In this issue you’ll find tips on what to do if you get an IRS letter in the mail, advice for business owners about selecting the right employee health insurance, and a list of ways to help older adults avoid scams.
Have you received a notice about a $100 Biennial Fee for NYS? Wondering if it is legit? Send it over and let us help you determine whether it’s official before making any payments!
Summer is starting to wind down and the kids will soon be headed back to school. Now is a great time to review if you’ve had, or will have, any special taxable events this year. Check out this months newsletter for end of summer advice.
In 2018, the IRS announced a Virtual Currency Compliance campaign to start reining in non-compliance related to virtual currency transactions. By the end of August, over 10,000 taxpayers will have received a crypto letter. Have you received one?
It’s important to be aware of the implications of changes to the tax law, both on the federal and on the state and local levels. This article focuses on a change in SALT deductions in Connecticut for small business owners.
Our July newsletter covers effective tax planning, summer road trip tips, IRS audits, setting salaries and basic customer retention.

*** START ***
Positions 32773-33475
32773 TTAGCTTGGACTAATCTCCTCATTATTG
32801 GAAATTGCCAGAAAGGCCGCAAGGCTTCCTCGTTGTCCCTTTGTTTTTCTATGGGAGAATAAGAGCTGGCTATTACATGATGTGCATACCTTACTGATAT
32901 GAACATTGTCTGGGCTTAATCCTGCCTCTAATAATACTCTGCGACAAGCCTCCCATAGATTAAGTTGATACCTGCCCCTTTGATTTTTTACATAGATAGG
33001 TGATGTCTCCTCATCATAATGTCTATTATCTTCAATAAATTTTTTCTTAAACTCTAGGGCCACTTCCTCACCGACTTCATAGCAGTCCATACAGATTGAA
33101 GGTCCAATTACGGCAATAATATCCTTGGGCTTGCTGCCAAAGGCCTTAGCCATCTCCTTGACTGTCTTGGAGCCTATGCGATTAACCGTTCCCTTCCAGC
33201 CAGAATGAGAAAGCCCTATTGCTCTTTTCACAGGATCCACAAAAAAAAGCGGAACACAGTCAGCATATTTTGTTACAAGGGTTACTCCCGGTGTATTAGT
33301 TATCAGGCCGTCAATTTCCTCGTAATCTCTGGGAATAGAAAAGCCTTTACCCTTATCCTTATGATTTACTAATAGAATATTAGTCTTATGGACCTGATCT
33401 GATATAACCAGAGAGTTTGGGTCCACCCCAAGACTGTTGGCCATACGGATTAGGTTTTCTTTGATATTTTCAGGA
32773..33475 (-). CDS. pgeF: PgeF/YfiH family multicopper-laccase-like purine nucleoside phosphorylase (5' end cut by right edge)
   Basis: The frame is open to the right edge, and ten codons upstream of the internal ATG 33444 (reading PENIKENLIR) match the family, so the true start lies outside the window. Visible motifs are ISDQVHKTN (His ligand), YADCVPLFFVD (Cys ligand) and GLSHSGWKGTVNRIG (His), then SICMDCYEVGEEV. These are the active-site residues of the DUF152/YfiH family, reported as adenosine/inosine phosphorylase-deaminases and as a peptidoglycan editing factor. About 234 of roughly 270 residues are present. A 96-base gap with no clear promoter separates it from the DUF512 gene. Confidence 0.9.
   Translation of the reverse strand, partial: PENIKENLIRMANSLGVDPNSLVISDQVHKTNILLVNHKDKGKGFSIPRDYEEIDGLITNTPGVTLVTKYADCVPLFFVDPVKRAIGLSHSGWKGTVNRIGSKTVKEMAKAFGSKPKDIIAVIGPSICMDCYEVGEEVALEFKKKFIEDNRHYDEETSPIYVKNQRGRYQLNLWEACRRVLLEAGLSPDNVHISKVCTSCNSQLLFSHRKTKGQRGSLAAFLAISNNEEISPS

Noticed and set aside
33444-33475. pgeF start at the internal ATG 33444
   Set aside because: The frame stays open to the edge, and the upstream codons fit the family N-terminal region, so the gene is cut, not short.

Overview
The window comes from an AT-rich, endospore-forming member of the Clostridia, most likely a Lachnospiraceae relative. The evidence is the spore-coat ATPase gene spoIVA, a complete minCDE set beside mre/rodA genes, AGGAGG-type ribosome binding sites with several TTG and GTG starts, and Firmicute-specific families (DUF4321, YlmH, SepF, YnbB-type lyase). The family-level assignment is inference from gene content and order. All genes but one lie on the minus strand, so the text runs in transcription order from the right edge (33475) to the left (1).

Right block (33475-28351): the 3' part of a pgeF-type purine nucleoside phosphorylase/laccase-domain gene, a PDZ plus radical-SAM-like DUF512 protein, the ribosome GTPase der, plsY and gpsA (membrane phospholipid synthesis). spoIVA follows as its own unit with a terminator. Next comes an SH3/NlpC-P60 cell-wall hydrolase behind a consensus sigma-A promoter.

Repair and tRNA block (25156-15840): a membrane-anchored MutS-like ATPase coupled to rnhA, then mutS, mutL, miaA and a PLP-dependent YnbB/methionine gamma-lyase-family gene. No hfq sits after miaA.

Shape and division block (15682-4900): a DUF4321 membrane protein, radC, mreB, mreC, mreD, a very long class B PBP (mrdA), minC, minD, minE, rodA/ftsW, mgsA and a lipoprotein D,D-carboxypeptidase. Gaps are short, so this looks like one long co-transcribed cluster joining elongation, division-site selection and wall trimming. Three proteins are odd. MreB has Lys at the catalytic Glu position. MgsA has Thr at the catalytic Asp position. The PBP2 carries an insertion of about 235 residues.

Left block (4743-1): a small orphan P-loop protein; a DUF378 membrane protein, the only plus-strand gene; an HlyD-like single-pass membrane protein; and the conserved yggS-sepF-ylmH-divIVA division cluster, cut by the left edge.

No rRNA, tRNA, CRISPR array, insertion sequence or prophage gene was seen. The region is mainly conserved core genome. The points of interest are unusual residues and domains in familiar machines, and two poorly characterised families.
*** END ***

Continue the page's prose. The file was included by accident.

Taxpayers that own rental property with gross receipts from residential or nonresidential uses should be familiar with the rules on accounting for depreciation. Let’s see some rules about buildings or structures qualifying as residential or nonresidential property, and application of the change-in-use regulations if a rental property changes from residential use to nonresidential use or vice versa.
Our June newsletter goes over summer tax saving tips, how to use online reviews for your business, ways to save money at a wedding and much more.
When is the right time to have your small business taxed as an S-Corp? We look at some the pros and cons to consider when weighing this change.
How has the 20% QBI Deduction changed since it’s release last year? This deduction was a fundamental change to the tax code brought on by the TCJA, and just over a year later (thanks to a recent IRS FAQ), we have some additional clarity on how it affects taxpayers (and who gets left out in the dust).